Welcome to Nixonland

Rick Perlstein’s Nixonland: The Rise of a President and the Fracturing of America (2008) is something of a biography, something of a history, and something of a quest to answer the question people have been asking about the 1960s since, well, the 1960s: what the hell just happened? This book is especially relevant to the world of 2016, which has so many tragic echoes coming hard and fast. We don’t have tanks patrolling Pennsylvania Avenue or whole neighborhoods on fire, but each day seems to make it less unthinkable.

Nixon’s career is a vast & billowing revenge play that could have been written by Dumas. There are early triumphs, humiliating defeats, and years of secret plotting in the wilderness. Then there is the “new” Nixon’s calculated reappearance after everyone thought him dead and gone, freely spending treasure of dubious origins, cavorting with highly weird & talented outsiders, making intricate moves within moves, shoving aside lightweights like Reagan, stepping over the bodies of Kennedys, and taking out his enemies with delicious patience, one by one by one.

But Richard Nixon isn’t the star of Nixonland. If he were, the book could be 1/3 as long and titled something like The Count of Yorba Linda. The bulk of Nixonland is about the land: the people in turmoil, from radicalized college student to marching black to shocked & resentful blue-collar worker. It’s about how they found their voices, how their personal identities adapted to the times, and how all that energy was deliberately harnessed by Nixon to serve his drive to power, creating the fractured political world we live in today.

An amazingly large segment of the population disliked and mistrusted Richard Nixon instinctively. What they did not acknowledge was that an amazingly large segment of the population also trusted him as their savior. “Nixonland” is what happens when these two groups try to occupy a country together.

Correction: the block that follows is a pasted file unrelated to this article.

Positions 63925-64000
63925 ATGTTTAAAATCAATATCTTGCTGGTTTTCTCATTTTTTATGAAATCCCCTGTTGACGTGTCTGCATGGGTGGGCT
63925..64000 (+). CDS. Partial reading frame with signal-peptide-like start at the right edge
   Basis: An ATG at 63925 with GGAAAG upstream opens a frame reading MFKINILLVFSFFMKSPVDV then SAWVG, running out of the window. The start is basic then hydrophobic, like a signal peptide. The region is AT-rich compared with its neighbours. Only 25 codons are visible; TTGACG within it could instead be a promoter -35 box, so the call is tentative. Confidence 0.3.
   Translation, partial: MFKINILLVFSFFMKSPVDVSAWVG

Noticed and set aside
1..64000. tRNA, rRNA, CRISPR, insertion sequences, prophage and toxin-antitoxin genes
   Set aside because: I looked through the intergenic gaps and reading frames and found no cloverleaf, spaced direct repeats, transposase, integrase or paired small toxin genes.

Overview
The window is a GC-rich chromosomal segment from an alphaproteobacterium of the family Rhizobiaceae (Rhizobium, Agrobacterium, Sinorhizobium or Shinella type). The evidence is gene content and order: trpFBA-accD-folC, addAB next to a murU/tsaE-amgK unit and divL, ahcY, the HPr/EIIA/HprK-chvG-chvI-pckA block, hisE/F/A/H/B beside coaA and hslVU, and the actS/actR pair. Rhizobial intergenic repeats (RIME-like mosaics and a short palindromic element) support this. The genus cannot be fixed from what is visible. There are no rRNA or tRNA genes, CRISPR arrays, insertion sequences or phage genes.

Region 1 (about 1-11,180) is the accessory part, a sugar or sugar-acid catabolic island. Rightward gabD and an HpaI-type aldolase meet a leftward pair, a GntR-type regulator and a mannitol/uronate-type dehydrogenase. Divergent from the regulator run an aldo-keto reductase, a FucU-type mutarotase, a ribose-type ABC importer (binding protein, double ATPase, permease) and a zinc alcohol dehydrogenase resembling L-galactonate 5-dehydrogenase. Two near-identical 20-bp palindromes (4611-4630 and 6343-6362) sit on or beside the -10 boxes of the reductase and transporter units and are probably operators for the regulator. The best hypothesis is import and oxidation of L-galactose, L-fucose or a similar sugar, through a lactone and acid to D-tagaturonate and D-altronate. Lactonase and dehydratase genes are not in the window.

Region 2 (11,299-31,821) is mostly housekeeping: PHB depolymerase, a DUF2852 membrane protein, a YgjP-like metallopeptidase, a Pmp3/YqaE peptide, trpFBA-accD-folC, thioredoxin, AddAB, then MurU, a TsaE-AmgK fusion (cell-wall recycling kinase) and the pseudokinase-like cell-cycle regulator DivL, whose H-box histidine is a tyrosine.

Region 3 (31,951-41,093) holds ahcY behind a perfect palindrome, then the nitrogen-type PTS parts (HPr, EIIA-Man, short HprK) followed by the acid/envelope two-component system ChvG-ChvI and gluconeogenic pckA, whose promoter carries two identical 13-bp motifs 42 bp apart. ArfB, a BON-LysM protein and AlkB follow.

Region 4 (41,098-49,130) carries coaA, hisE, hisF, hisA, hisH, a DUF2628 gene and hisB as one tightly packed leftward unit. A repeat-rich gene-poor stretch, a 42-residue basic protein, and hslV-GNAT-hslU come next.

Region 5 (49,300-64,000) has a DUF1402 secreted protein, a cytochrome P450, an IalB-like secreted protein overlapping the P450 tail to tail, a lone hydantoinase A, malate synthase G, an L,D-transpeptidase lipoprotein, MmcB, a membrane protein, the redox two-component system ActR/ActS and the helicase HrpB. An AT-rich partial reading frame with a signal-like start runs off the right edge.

Perlstein has a gift for emoting the intimate thoughts on all sides of iconic moments of crisis. Here’s one from the confrontation between the Students for a Democratic Society (SDS) and military police in the Pentagon parking lot in 1967:

From the same window where he’d seen Norman Morrison immolate himself, Robert McNamara gazed down upon the scene. TV cameras doted on the not-inconsiderable number of young women, yielding the weapon of sex. Some teasingly opened soldiers’ flies. Others placed flowers in the barrels of their guns. On the surface, a gesture of sweetness. Deeper down, for a soldier steeled for grim conflict, just doing his duty, it was the most unmanning thing imaginable: you are slaves, and we are free.

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The book quickly skips along Nixon’s early life. While the usual Man Of Destiny tropes and narcissistic wounds are present (doting mother, demanding father, deaths in the family, deprivation, etc) they aren’t the point of the backstory. More interesting is his first campaign for student president at Whittier College. Nixon’s innovation was to forge insecurity and resentment, two emotions he always had in abundance, into a weapon sharp enough to chop an electorate into unequal halves. And then he made sure to scoop up the bigger half.